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Technical exercises for adult - any recommendations?


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#1 old_and_grumpy

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Posted 24 September 2021 - 06:40

I'd like to get my wife something as a birthday present that would help her with her piano playing as she is a bit bogged down and feeling fed up with it at the moment.

 

Background: she is probably somewhere around Gr 5 level.  I think she was probably a bit better than that once when she was playing more consistently, but that would have been quite a while ago, say about 15 years.  Then the usual things like pressure of work got in the way - she didn't completely stop playing but it was all very unstructured and just stuff she knew.   About 6 years ago she decided that she  would get back to playing more seriously and started having lessons again.  That didn't work out very well: the teacher she found was very keen that she should work through the grades.  He decided that she should start with Gr 5 (hence my assumption) as that would be a sort of revision and then Gr 6 would be starting to move forward.  However, she just got fed up playing stuff she didn't actually like - the usual story of finding something she liked in one of the lists, something she was ok with in another, and only stuff she hated in the third.  In the end she dropped out of the lessons.  Then we moved and the piano didn't; she played an electric keyboard but didn't like that much and didn't practise a great deal.  About 18 months ago we finally got around to buying a piano and she is enjoying playing but floundering a bit in terms of selecting material and making progress.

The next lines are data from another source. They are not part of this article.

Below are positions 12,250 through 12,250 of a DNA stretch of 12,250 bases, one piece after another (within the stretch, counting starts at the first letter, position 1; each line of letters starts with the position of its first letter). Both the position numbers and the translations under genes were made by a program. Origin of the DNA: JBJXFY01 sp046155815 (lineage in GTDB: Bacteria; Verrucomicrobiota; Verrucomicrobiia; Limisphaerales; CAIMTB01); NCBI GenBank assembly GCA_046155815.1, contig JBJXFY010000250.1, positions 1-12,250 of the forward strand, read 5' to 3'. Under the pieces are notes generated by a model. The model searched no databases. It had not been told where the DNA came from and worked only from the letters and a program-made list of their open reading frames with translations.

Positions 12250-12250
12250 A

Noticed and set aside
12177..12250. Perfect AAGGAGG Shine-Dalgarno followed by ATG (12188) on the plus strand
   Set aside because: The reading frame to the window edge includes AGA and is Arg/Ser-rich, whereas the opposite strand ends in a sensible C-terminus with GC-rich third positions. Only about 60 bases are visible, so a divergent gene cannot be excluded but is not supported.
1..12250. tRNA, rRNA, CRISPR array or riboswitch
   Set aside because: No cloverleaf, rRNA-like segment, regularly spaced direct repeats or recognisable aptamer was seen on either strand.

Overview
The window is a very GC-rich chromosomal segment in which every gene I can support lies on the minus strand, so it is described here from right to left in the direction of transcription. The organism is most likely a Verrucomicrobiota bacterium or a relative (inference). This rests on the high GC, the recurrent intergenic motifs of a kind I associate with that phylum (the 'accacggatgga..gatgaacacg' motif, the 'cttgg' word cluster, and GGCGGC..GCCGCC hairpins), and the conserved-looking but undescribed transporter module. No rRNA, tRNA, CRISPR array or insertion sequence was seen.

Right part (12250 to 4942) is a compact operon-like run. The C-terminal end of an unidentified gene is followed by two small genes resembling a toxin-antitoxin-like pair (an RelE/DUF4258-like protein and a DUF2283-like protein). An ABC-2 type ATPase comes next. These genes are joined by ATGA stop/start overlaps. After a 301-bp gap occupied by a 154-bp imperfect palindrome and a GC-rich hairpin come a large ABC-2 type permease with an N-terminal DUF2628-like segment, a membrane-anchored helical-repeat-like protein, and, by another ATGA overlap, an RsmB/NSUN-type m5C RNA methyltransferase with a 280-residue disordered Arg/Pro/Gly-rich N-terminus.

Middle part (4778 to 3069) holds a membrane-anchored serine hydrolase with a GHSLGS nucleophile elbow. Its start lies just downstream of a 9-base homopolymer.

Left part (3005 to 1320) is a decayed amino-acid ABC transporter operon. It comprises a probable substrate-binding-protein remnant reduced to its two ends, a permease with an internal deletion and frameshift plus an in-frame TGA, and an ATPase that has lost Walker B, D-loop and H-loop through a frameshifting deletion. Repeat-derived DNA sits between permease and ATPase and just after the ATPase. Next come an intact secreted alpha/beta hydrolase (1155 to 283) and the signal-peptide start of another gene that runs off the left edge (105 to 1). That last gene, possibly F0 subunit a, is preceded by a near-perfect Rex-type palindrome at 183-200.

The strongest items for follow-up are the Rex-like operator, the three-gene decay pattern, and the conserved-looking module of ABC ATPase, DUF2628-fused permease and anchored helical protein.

She generally likes playing baroque and classical (her very favourite is Bach, obviously not noted for simplicity).  She has LOTS of sheet music, I don't think there could be anything useful that she hasn't got.  In my genuinely humble opinion, I think she needs one or two things that could be used to make measurable progress, so she feels she's getting somewhere.

 

I play recorder and have enjoyed working through the Schott Baroque and Renaissance Anthology series.  You don't have to like all the pieces, and don't have to reach perfection with every single one of them - with the ones you don't enjoy so much, do them and move on.  There is a Baroque Keyboard Anthology but only a Vol 1 as far as I can see, which it says is suitable for players with 2-3 years of experience, so I'm not sure if that would be too simple or might be fun to work through.  It's not particularly expensive so I might get it anyway.  There are 4 vols in the classical anthology series - can anyone suggest which would make the best starting point?  Probably vol 2 or 3.

 

Are there any good books of technical exercises that can be worked through?  The sort of thing where the exercises present a bit of a challenge but you can do them and move on to the next one and, again, make some sort of measurable progress?  For some instruments there are sort of "gold standard" books of exercises, I don't know if there's anything like that for piano.

 

Any suggestions gratefully received!  However, she doesn't want to take formal lessons (which are not really possible anyway) so it has to be something she can work through on her own.


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#2 agricola

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Posted 24 September 2021 - 07:41

I suggest that your wife should get hold of some old exam books at a variety of grades (for example secondhand on ebay) and just learn the pieces she likes out of them.  This is something I did years ago when self teaching violin.  As each syllabus came out I would buy the complete set of books and work my way through them from Grade 1 up to whichever grade I was on at the time.  I played other repertoire as well but the grade books provided a measurable structure.


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#3 fsharpminor

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Posted 24 September 2021 - 08:10

I think looking at some of the Bach 2-part inventions might test her mettle in a style she enjoys. Nos 4,7,8 and 11, and 13  have been set as Grade 5 in the past. Also no 1 of the three part Inventions.. Two part Inventions nos 6, 10, 14 and 15 have been Grade 6.  In a sense these are technical exercises.   Has she played any Scarlatti sonatas ?, At Grade 5 there is K74, K323 and K453  (all in key of A) and K95 in C. Lots of them are Grade 6  (Some are diploma level !!  I have been trying to master K141)